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S3 Episode 6: Economic weapons & fallout of the new Cold War

Listen: In 1985, after four decades of standoff between the world's biggest superpowers, US President Ronald Reagan had a private conversation with the Soviet leader, Mikhail Gorbachev. Reagan asked him, "What would you do if the United States were suddenly attacked by someone from outer space? Would you help us?"

"No doubt about it," Gorbachev responded.

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Russia-Ukraine War: How We Got Here | Quick Take | GZERO Media

Russia-Ukraine war: How we got here

Ian Bremmer's Quick Take: Hi, everybody. Ian Bremmer here and happy Monday to you all. Plenty going on. Of course, still very much focused first and foremost, on the war in Ukraine, the Russians continuing to fight, shifting the battle ground primarily to the southeast around Donbas but of course, engaging in bombing and artillery all over the country and negotiations frankly nowhere close to resolution.

But I wanted to talk a little bit about how we got here, why this happened. And it goes without saying, but still needs to be said that of course, the direct responsibility for this invasion is on President Putin 100%. There was no justification, you could not remotely claim that Ukraine's government needed to be denazified. There was no act of genocide being committed against Russians on the ground in the occupied territories. This was all fake and Putin is responsible for the atrocities on the ground for the damage to the Ukrainian economy, for the incredible loss of life we see happening across the country, including to his own forces. He's responsible for all of that.

But how did we get here? Why did it happen? And if you want to have that conversation, you can't just talk about Russia, you have to talk about the West. And I think it's worth spending a little time on that.

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Russian Hackers' Arrests Timing Likely Just Coincidence, Says Ukraine Analyst | GZERO World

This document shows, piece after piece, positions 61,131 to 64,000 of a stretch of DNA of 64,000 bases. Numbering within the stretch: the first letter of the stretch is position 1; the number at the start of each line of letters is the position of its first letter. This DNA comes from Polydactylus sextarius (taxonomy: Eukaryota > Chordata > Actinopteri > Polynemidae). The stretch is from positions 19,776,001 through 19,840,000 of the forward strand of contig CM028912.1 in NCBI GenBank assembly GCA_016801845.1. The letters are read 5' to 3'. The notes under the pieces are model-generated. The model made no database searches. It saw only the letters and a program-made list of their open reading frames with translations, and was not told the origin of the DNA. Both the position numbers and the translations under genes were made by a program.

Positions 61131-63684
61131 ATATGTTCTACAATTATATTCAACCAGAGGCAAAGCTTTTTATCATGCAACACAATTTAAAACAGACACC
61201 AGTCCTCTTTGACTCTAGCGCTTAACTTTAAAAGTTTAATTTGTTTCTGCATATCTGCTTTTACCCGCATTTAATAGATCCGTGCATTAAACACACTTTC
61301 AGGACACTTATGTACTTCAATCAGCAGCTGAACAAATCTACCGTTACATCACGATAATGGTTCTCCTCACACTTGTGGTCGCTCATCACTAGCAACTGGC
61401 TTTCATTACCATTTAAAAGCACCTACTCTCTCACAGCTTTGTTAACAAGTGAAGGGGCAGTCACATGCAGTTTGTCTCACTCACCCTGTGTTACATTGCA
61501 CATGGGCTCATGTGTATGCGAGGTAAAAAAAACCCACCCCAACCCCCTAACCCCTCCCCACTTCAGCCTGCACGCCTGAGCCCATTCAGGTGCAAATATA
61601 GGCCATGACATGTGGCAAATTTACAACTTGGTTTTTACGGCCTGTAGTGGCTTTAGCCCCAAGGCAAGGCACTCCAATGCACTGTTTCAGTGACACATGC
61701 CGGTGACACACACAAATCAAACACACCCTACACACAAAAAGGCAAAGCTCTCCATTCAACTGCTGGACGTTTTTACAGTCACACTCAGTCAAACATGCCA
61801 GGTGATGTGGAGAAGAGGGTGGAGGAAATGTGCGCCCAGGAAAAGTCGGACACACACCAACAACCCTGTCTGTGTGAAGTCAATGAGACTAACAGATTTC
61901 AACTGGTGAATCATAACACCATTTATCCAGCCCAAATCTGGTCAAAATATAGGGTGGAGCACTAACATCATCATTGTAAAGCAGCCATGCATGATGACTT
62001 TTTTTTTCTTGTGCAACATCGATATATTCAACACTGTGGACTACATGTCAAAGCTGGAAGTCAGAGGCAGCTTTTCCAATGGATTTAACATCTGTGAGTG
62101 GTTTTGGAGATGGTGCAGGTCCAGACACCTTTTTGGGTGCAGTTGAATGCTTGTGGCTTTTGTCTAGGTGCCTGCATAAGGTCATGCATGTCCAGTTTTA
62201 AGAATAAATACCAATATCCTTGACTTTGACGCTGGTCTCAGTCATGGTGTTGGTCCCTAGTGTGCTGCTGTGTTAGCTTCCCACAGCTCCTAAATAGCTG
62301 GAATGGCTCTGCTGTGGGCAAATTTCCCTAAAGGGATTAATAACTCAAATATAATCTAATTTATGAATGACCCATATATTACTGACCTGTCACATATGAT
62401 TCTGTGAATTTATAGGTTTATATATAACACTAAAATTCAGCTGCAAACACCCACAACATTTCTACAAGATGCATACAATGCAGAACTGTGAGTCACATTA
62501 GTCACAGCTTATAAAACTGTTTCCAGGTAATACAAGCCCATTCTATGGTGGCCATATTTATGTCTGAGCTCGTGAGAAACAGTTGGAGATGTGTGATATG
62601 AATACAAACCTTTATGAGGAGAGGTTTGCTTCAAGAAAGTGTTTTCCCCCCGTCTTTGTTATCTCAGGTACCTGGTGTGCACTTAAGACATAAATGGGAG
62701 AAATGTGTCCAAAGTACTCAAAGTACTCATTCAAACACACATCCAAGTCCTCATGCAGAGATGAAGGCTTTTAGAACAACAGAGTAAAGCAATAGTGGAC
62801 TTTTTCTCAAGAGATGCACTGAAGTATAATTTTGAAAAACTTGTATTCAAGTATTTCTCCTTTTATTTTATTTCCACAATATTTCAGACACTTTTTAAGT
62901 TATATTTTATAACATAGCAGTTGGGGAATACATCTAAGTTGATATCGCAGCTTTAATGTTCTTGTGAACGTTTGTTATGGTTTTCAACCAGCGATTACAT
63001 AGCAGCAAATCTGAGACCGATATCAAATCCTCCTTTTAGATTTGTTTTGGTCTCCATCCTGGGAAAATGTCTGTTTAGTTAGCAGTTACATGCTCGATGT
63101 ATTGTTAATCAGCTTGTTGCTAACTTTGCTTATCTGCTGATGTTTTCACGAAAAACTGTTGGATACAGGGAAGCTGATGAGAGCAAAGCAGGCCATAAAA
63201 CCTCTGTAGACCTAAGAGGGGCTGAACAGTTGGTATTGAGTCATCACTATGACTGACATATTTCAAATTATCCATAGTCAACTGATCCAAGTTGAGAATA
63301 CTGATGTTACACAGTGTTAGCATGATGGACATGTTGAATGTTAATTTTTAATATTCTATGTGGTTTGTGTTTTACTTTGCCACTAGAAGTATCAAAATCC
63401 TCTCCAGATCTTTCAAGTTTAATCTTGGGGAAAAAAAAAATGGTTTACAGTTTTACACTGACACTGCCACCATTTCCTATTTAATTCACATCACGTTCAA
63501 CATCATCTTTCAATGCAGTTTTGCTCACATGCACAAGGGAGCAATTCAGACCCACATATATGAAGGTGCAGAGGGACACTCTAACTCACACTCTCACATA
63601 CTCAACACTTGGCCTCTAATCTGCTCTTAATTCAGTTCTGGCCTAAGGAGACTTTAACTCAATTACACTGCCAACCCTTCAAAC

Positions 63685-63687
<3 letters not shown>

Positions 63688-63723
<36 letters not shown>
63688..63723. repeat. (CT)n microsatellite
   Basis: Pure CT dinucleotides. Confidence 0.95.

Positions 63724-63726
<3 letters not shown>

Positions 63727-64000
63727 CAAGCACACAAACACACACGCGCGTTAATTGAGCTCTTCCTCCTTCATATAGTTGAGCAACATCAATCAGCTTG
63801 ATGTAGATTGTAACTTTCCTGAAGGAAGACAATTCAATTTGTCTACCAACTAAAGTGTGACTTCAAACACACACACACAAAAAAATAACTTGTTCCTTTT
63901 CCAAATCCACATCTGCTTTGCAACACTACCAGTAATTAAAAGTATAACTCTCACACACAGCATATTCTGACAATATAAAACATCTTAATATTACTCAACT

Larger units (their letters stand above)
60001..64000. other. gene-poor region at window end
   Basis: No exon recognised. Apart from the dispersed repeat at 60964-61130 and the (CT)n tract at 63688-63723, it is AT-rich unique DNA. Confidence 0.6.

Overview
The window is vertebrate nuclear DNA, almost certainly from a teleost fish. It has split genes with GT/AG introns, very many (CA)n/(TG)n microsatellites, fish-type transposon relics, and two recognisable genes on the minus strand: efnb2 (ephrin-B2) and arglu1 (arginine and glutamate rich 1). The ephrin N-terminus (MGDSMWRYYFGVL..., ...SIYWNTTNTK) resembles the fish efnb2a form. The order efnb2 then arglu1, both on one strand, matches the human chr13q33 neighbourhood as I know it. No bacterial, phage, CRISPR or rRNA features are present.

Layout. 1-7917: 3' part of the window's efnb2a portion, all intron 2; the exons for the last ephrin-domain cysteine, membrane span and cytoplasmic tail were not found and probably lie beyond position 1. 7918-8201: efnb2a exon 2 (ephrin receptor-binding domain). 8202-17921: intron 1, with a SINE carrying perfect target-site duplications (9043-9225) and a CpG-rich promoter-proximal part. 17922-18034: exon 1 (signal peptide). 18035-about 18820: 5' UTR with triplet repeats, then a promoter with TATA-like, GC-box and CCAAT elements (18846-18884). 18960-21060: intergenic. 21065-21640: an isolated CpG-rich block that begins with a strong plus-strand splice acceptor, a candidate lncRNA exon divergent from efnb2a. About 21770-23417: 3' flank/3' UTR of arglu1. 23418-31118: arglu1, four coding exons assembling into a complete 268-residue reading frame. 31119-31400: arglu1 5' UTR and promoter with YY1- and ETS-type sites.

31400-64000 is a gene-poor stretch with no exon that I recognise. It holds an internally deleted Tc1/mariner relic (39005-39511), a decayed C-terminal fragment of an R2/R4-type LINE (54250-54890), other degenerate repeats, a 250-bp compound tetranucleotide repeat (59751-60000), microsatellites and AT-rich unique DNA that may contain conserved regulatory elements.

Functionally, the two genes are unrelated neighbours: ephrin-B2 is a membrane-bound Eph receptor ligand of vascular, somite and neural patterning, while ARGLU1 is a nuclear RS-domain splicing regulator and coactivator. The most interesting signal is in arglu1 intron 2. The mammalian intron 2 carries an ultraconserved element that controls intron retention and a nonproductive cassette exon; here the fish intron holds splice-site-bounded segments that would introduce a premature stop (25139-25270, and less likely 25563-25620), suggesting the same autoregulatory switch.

Russian hackers' arrests timing likely just coincidence, says Ukraine analyst

Russia recently arrested 14 hackers from REvil, a ransomware gang involved in last year's cyberattack against the Colonial Pipeline in the US.

Some think it was a gesture by Vladimir Putin to deescalate tensions with the US over Ukraine. But analyst Alina Polyakova tells Ian Bremmer she doesn't buy it.

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Podcast: Ukraine crisis: the signals pointing to Russian invasion

Listen: Tensions in Ukraine are high as Russia builds up its military capacity along the border. Cyber attacks on Kyiv have also increased. Can the US and NATO do anything to deescalate the situation, or will Putin decide to invade?

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What would a Russian invasion of Ukraine actually look like?

No one knows whether Russian President Vladimir Putin plans on invading Ukraine. But the president of the United States sure seems to think this is a real possibility, saying Wednesday that Putin will likely "move in" in the near term. Biden, prone to political gaffes, was then forced to awkwardly walk back comments that Russia would face milder consequences from the West in the event of a "minor incursion."

The timing of this blunder is... not great. It comes just as US Secretary of State Antony Blinken prepares to meet his Russian counterpart on Friday in hopes of lowering the temperature after recent diplomatic efforts in Geneva were deemed a failure by Moscow.